Food & drink: Bargains on a blanket
Fun picnic spreads for about $5 a person
Summertime is all about eating alfresco. We can all dream of silver champagne buckets packed with ice by Jeeves-like butlers, wicker hampers full of pâté and fine cheeses and baguettes with tiny pickles and fancy mustards, silver salvers of lush strawberries with clotted cream and perhaps a little croquet on a manicured lawn.
But let’s face it: We’re not members of the British aristocracy, food prices are spiraling out of control and Sacramento parks are a little short on the manicured lawns. Your lavish fantasy-picnic platters of prosciutto di Parma draped over ripe melon and piles of caviar—even domestic caviar—on ice are going to leave you short a mortgage payment. But it’s a steep drop to the harsh reality of Ball Park franks and store-brand soda.
What’s an epicurean to do? Rethink the picnic for the already-spent-your-tax-rebate, mid-recession, $4-plus gas summer. A few quick tips for budget picnics: Steer clear of big stores like Costco and Smart & Final. They seem cost-effective, but you’ll end up with reams of paper plates and vats of mustard you won’t use up for years. Bring non-breakable, non-disposable plates and cups from home; rely on the random packets you’ve amassed over the years for condiments; and make your own drinks. A gallon of homemade sun tea takes two minutes to make (place tea bags in water, set in sun), probably costs less than a dollar, and is more refreshing than bubbly, high-fructose corn-syrup water. Finally, keep your picnics local; Sacramento’s regional parks are unparalleled places to spread out a blanket or take over a table.
Here are three ways to build a fun spread for around $5 per picnicker:
Fair market value: Looking for the perfect lazy Sunday afternoon? Get fixings at the Sunday morning farmers’ market at 8th and W and head across the street to Southside Park to enjoy them. (A caveat: Southside lacks grills, so if you want to cook, try not-too-far Land Park.) Make pork or lamb burgers from Bledsoe Pork’s ground meat (a bargain at just $4 per pound for the pork), or spring for bratwurst for $6. Pita bread from Davis’ Upper Crust, in lieu of buns, will set you back $3. (Alternatively, get local cheese from Pedrozo and dense sourdough rye from OctoberFeast.) Greens for a big salad shouldn’t cost more than $5 (make vinaigrette at home and bring it in a jar). There’s even wine on offer at the farmers’ market now, though you’re probably not supposed to drink it in the park. For dessert, you can’t beat summer fruit, whatever’s in season: say, a combination of peaches and blueberries, with some torn mint leaves.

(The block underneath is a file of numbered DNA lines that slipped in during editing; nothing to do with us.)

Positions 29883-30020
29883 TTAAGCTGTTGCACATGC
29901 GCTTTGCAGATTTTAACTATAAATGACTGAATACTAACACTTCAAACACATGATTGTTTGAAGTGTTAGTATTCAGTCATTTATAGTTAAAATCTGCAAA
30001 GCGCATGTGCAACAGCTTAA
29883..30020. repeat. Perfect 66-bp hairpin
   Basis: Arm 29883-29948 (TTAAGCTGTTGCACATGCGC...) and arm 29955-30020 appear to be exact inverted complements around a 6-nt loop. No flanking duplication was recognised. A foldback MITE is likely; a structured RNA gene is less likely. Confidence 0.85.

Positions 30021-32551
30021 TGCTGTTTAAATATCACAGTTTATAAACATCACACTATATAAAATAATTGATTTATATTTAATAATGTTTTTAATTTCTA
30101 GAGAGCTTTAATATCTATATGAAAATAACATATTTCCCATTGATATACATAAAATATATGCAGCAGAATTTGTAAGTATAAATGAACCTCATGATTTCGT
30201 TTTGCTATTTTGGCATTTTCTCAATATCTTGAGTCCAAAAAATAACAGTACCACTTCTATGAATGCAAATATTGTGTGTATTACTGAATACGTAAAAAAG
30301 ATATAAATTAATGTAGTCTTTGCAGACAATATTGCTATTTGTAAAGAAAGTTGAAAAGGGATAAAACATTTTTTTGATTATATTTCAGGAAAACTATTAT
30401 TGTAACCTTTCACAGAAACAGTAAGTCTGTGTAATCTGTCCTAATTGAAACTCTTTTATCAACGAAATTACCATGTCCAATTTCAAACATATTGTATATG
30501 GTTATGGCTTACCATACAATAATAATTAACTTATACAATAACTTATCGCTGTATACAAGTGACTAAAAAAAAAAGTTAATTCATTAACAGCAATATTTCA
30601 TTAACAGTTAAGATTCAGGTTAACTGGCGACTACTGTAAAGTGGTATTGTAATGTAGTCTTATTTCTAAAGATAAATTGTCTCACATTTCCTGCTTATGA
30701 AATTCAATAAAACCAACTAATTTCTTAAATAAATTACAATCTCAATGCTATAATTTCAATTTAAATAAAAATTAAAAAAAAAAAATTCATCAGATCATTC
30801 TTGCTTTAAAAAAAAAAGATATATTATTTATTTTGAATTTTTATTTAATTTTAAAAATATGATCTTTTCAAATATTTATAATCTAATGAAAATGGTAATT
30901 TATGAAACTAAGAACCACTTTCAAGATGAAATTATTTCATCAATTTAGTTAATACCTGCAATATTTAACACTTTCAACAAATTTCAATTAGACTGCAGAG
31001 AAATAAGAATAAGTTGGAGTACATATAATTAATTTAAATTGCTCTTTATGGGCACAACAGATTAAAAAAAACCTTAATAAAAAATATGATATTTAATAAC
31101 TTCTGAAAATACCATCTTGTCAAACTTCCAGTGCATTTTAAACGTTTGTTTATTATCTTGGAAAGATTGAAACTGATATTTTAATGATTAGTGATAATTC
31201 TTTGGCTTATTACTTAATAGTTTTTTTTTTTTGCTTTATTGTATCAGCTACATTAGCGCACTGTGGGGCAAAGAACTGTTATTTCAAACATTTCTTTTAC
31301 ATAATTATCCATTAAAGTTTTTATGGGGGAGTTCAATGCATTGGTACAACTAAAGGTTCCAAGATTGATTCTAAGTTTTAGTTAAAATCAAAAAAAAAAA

Banh mi up: The lazy picnicker can let someone else make the sandwiches. At Huong Lan or other Vietnamese sandwich shops, for just over a Jefferson per person (that’s a two-dollar bill, for those of you not up on obscure currency denominations), you can pick up banh mi—stuffed with meat, pickled daikon and carrots, cilantro, and jalapeño slices. A sandwich on its own does not a picnic make, but practically next door to Huong Lan, you can trawl through S.F. Supermarket for fresh shredded green papaya at just over $1 per pound, to make your own salad (dress it with fish sauce and chili sauce); $1.29 bags of shrimp chips and other crunchy snacks; or big tubs of those rolled wafer cookies, filled with chocolatey goo, for $2.69. (The trick here is not to get so excited about all the inexpensive stuff that you overload your cart, so go in with a sawbuck and a shopping list.) If you have a little left over, spring for a six-pack of coconut soda or some cold beer to cool down those jalapeños. Refreshing and not too heavy, this makes the perfect beach picnic; head to Discovery Park, the American River Parkway or the sandy beach at Sac State’s Aquatic Center.
Pan Mediterranean: The people of the Mediterranean are famed for what Italians call cucina povera—in English, yummy cheap eats. Start with Spanish tortilla de papas (like a potato frittata) consisting of eggs ($2.50 a dozen) and a couple of pounds of potatoes ($2)—peel, thickly slice, and precook them (either by boiling, or, more luxuriously, in olive oil). Make it all into a big flat omelet, cut into wedges, and you’ll feed six to eight people for $5. Serve with tomato-basil salad: $5 worth of tomatoes, salt and pepper, and a handful of garden herbs. (You’re growing your own herbs, right? If you like food and don’t like spending a lot of money, you should be). For nibbles, try crackers or crudités and white bean dip: rinse a can or two of white beans and puree with garlic, lemon, olive oil and lots of parsley. If a picnic doesn’t seem like a picnic without a sandwich, try pan bagnat. Like a niçoise salad in sandwich form, it’s actually better slightly squished and soggy. Get a long loaf of Italian or French crusty bread ($3), split it open, and fill ‘er up with oil-packed tuna (another $3), olives, sliced hard-boiled eggs, chopped fresh parsley—whatever. As for what to drink, get yourself a bottle of red Two-Buck Chuck and some fizzy lemonade and make cheap, cheap, cheap tinto de veranos. Take it all to East Portal Park, replete with deep-green lawn, enormous shady trees, and bocce courts (which can be rented; go to www.eastportalbocceclub.com for details, or a schedule if you just want to watch league play rather than springing for the use fee).